Use NIK Color Efex Pro 4 and Silver Efex Pro 2 Together to Create Fabulous Landscapes!
I love this Hawaiian image of the wonderful wooden boats that run between the different stopping points along the one mile walkway at the Hilton Waikoloa Village resort. These boats are an absolutely great way to move about – and a great way to meet other people!
I tried a new technique to process all the landscape blog images that was learned from another of Nik’s great webinars! The first example in “Integrating the Complete Collection Workflow to Create the Dynamic Image” by Dan Hughes was used to create all these great effects. It does require that you own both Nik Photoshop plug-ins, Silver Efex Pro 2 and Color Efex Pro 4.
Here is the basic workflow.
1. First adjust the image in Lightroom or Adobe Camera Raw and bring it into Photoshop – clean up any problem areas and noise.
2. Go into Nik Silver Efex Pro 2 – this image used the High Structure (Harsh) preset, which seems to be a good starting place on most images tried (and Dan Hughes started with this one). Go to the Color Filter section and set the Color and Color Strength slider. Adjust globally the Contrast sliders and Structure sliders. If the clouds look too sharp, which they did in this image, use a (-) Control Point on the clouds to remove some of the effect in this area. Add (+) Control Points in areas you want more Contrast or Fine Structure. The Structure sliders add texture to the image and make it appear very sharp. Exit to Photoshop and change the Layer Blend Mode to Luminosity – this is an important step!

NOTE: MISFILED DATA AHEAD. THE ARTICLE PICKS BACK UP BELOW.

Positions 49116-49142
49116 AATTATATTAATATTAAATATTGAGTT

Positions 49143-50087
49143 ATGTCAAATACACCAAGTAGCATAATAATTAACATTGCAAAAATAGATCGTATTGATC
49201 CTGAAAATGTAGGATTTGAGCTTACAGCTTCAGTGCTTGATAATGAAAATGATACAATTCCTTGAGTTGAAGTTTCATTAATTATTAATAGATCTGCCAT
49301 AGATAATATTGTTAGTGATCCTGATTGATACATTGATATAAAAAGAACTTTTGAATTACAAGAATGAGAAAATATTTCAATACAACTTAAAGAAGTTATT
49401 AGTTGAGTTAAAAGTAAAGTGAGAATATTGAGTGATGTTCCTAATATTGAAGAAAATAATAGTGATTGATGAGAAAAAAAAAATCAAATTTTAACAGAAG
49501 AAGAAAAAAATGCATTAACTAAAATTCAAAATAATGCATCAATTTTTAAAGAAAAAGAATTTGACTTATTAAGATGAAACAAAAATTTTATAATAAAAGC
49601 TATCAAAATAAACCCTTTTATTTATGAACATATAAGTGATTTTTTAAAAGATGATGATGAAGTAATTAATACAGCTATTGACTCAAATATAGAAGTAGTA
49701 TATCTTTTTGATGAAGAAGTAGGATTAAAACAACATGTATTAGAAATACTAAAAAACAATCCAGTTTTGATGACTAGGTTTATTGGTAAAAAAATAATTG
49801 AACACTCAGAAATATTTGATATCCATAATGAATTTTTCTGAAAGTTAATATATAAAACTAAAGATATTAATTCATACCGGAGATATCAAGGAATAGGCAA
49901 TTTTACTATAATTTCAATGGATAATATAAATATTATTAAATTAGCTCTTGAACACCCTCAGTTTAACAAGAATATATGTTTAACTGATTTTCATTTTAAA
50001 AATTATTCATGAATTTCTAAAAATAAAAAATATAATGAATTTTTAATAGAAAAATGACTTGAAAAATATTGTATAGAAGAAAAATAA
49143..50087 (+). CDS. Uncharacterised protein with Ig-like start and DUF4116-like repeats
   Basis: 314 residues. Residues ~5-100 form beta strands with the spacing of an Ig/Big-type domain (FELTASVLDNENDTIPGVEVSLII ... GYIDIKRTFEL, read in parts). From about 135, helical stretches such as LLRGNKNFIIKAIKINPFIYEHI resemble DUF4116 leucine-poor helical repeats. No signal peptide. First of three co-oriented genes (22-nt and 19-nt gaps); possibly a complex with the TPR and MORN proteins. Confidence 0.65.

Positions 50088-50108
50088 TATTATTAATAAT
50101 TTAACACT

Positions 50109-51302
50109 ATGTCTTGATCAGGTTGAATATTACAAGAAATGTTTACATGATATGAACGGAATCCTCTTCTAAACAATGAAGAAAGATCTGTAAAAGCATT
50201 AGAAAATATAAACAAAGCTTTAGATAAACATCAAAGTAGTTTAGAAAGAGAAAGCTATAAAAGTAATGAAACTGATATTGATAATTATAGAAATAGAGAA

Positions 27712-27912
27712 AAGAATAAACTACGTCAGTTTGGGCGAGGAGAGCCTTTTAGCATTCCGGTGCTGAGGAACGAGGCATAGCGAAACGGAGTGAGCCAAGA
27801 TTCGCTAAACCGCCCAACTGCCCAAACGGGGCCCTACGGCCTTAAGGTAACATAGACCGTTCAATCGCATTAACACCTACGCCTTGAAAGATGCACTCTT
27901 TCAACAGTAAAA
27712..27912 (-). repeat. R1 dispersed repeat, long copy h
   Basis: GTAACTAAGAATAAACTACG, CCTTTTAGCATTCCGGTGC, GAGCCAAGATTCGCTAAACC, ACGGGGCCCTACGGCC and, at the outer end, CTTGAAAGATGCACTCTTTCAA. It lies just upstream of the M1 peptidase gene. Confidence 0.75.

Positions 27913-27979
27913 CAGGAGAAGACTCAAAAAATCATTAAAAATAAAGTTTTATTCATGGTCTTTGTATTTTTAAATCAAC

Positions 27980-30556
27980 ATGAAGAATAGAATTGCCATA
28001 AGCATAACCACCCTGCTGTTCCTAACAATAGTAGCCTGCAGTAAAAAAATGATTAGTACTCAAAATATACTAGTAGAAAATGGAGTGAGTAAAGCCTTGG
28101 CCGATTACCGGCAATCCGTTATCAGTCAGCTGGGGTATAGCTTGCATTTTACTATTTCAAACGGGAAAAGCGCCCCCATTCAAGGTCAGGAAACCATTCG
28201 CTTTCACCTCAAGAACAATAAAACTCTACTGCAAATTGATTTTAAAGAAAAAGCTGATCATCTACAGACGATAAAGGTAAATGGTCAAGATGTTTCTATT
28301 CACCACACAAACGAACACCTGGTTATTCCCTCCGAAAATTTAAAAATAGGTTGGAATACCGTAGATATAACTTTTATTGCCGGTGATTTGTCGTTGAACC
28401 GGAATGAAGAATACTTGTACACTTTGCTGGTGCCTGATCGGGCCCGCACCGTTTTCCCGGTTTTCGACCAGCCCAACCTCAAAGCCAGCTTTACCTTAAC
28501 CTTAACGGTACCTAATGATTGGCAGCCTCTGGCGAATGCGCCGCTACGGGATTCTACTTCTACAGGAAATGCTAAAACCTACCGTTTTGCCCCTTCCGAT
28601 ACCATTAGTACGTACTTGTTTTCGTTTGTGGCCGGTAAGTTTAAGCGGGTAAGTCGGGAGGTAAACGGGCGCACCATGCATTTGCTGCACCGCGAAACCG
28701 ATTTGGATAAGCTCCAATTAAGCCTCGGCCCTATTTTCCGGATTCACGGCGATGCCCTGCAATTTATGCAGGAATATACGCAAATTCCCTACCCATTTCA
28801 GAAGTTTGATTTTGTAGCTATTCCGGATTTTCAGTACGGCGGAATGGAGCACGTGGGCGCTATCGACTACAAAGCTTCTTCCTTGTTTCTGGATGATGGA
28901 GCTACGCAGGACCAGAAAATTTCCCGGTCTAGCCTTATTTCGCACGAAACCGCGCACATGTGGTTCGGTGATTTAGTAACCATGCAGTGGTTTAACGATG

3. Open Nik Color Efex Pro 4. Any of your favorite filters can be selected but the above image and Nik’s example used these two filters stacked: Brilliance/Warmth – use the Perceptual Saturation slider which works like the human eye sees color; and Darken/Lighten Center which acts like a vignette. Exit to Photoshop.
4. Final steps to consider are adding a High Pass filter to sharpen the image further, and adding a Curves Adjustment Layer for additional contrast. Not all images will need these steps, but both were used on the image above using a High Pass Radius set to 8.9 and a Curves Adjustment Point set to -1/2. (See the tip on the image in my Tidbits Blog “I Didn’t Know That! Curves Adjustment Layers.”)
The view of the coastline from one end of the Hilton Waikoloa Resort used the exact same workflow as above. Nik’s Viveza 2 filter was added after the other two plug-ins to even out the saturation in the brown rock wall. This could have been done in Photoshop using a Hue/Saturation Adjustment Layer with the mask filled to black – use a soft brush set to low opacity to bring in the saturation where you want it.